The essential spirit of my invention is the use of a very light tube having on its outer surface a winding which is not covered, but is so arranged that it cannot touch the metallic tube. Into one end of this tube I fasten a terminal block 6 which may be made of a molded insulating compound or preferably of vulcanized fiber. This block carries two binding posts 7. One lead from the winding extends along the outside of the tube to onebinding post, and the other lead from the winding extends through the tube 3 and is connected to the other binding post or screw 7 This block also has in its farther end one or two holes 8, through which the flexible conducting cord 9 is tied.
The terminals of the conducting cord 9 are in turn connected with the binding posts 7. This constitutes a complete heater 1, which is rotatable within the casing 2 and may be readily removed from the curling iron.
The curling iron body consists of av casing 2, preferably made of cold rolled steel pointed at its outer end. Near its base or open end 10, it is provided with a yoke 11 partially surrounding its circumference, and supplied with two ears 12. Hinged to these cars 12 and adapted to operate thereon is a shield 13 such as is commonly used on ordinary curling irons. This shield is provided with an operating button 14 at one end and adapted to fit the tube throughout its length. The handle 15 is prevented from turning by a prong 11 on the yoke 11 which projects into it. The handle 15 has a hole throughout its length concentric with the hole into' which the tube is inserted. Into this hole is inserted the heater. The parts are so adjusted that the terminal block 6 will stand within the open end of the hole in the wood handle. Through a side of the wood handle near its open end, is a small ",hole 16. 'A small screw 17 threaded in this hole coacts with a shoulder 18 on the terminal block 6 to prevent the heater 1 from slipping from the casing 2. In case the screw is advanced so as 'to cut into the terminal block 6, it will act as a set screw and prevent relative rotation between the heating element and the'casing.
In an article of this kind, trouble is often caused by kinking and twisting the con ducting cord in the operation of curling. Swiveled' conductor connect-ions have been used, but are undesirable because of added cost and complications of extra parts. In the structure shown, kinking or twisting of the cord is avoided by allowing the curling iron frame as a whole to revolve about the heating element and the conducting cord as insulating tube, resistance wire woun it will be understood that numerous details of the construction shown may be altered or 1. An electric curler, comprising a casing a heating element, and in-leading electrical conductors tied to said heating element, said heating element-and conductors being rotatable in said casing.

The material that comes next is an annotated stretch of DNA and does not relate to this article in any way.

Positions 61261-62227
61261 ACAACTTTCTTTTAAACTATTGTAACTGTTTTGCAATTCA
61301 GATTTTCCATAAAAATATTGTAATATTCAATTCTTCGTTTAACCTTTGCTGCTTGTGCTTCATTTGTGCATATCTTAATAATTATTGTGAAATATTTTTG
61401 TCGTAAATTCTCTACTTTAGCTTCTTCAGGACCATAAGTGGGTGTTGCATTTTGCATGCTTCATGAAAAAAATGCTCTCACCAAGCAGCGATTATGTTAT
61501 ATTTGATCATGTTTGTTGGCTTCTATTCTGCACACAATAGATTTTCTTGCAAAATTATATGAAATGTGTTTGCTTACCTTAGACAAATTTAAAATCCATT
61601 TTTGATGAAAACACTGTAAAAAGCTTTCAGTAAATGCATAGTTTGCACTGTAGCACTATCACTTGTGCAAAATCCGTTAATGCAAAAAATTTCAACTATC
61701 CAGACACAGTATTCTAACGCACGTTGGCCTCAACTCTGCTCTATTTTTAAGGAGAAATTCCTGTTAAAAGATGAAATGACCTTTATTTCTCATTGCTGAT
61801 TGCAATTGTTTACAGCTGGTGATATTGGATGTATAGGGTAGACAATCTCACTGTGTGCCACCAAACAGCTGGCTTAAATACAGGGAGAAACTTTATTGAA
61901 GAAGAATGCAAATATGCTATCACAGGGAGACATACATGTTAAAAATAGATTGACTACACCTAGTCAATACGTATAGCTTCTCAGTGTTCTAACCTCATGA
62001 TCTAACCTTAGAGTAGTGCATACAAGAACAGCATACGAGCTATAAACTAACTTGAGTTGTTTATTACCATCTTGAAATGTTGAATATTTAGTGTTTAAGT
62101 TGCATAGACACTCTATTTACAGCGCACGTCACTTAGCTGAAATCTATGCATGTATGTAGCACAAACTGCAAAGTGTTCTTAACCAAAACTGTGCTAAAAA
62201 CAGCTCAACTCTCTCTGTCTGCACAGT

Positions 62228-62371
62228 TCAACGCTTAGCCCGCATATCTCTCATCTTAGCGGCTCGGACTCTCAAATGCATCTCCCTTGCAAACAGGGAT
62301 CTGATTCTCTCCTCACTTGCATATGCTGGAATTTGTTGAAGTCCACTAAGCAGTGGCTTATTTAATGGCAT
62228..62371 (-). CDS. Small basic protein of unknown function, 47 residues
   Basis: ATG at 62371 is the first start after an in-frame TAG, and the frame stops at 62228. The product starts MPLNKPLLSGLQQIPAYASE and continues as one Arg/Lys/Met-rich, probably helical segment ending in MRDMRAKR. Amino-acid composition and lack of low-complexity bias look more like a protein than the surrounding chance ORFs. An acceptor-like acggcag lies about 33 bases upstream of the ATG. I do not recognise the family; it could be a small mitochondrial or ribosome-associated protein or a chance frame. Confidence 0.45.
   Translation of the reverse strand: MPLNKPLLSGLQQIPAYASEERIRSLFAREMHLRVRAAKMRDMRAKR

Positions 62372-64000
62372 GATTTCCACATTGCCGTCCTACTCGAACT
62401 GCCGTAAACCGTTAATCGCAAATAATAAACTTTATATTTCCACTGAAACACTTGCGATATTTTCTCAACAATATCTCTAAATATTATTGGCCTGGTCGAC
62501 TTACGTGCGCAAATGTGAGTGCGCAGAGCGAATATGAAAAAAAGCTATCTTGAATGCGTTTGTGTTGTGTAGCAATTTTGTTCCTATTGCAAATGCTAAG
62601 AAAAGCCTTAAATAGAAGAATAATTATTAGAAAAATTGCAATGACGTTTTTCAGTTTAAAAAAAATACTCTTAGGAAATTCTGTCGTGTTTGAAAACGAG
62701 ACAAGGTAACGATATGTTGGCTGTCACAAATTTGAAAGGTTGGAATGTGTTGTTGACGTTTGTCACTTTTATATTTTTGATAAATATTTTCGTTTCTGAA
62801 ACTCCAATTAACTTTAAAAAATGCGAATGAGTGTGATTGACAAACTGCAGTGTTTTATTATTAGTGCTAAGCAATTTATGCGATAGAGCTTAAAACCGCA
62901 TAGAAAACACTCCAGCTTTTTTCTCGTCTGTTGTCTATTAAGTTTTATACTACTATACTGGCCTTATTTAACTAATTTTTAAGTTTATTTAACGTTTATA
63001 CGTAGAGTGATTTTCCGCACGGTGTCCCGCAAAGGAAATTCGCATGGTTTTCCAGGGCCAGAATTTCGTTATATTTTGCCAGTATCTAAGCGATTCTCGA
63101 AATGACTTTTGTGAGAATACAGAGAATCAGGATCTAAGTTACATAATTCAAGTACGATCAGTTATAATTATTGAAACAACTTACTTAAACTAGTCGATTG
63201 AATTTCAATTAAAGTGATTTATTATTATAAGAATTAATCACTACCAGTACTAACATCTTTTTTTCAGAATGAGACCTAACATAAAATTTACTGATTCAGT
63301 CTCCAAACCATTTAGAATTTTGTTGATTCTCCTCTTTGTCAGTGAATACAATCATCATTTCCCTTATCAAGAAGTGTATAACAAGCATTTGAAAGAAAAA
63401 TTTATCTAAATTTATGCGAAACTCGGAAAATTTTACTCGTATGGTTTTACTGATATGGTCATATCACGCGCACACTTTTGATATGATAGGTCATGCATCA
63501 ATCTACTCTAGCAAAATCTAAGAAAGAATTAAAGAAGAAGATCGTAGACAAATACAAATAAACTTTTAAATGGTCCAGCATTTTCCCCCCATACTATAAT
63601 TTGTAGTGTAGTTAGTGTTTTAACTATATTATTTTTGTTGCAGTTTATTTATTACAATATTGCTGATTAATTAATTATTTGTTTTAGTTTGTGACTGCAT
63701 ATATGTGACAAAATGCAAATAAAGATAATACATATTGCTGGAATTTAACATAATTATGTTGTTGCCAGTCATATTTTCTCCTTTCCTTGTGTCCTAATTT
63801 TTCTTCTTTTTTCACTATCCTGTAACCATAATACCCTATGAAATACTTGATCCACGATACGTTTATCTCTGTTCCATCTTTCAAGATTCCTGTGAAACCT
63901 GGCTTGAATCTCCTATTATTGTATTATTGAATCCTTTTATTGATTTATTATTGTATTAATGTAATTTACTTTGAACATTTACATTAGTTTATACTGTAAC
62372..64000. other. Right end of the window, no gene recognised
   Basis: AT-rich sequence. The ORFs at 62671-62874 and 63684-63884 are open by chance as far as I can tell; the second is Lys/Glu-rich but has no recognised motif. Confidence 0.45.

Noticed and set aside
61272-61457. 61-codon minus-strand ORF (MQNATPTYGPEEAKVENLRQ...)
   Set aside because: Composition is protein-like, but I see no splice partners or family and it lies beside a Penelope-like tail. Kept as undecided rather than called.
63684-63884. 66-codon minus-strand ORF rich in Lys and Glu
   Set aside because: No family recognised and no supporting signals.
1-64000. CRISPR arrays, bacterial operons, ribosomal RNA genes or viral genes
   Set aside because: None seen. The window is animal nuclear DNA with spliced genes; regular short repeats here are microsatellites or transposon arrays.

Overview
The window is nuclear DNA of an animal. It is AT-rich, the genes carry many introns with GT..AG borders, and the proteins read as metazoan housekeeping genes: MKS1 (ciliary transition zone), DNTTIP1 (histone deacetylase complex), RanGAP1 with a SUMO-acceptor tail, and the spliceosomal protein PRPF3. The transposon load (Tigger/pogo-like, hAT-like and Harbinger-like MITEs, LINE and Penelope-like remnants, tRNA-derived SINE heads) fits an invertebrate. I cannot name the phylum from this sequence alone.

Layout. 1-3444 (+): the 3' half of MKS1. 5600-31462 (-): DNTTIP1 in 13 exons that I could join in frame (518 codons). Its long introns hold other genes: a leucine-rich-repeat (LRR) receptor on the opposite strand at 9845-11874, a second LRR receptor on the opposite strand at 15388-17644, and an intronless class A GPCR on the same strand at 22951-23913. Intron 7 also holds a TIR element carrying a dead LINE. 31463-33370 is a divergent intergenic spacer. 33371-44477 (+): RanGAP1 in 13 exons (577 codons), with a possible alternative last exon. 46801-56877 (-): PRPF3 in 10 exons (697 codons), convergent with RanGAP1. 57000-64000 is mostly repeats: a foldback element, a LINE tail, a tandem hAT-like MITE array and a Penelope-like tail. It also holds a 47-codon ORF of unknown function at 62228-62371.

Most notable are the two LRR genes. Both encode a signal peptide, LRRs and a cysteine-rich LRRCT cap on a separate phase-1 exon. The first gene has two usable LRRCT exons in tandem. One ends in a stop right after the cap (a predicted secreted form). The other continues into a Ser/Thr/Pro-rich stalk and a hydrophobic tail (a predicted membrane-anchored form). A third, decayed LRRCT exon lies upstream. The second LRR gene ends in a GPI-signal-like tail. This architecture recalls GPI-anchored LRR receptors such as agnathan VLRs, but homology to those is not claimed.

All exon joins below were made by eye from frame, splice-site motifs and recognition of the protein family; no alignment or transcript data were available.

2. An electric curler, comprising a heating element, flexible conductors secured to said heating element, and a casing rotatable about said heat-ing element and conductors.
3. In an electric'curler, the combination of a casing and a heating element includin an on said tube, a terminal block secured to said tube and having suitable electrical con- 1 nectors, and means for tying in conductors on said terminal block, said heating element and block being rotatably mounted within said casing.
4. In an electric curler, the combination of a casing and aheating element including an asbestos paper tube, resistance wire Wound on said. tube, a terminal block secured to said tube and having suitable electrical connectors, and means for tying in conductors on said terminal block, said heating element and block being rotatably mounted within said casing.
5. In an electric curler, the combination of a casing, a hollow handle'rigidly mounted on said casing, a heating element mounted in said casing, shoulders .on said heating element coacting with said casing, said shoulders being fitted to permit relative rotation between said heating element and said casing.
Signed at Chicago this 20th day of March 1911.
CHARLES P. MADSEN. Witnesses:
I MARY M. DILLMAN,
PHILIP B. WOODWORTH.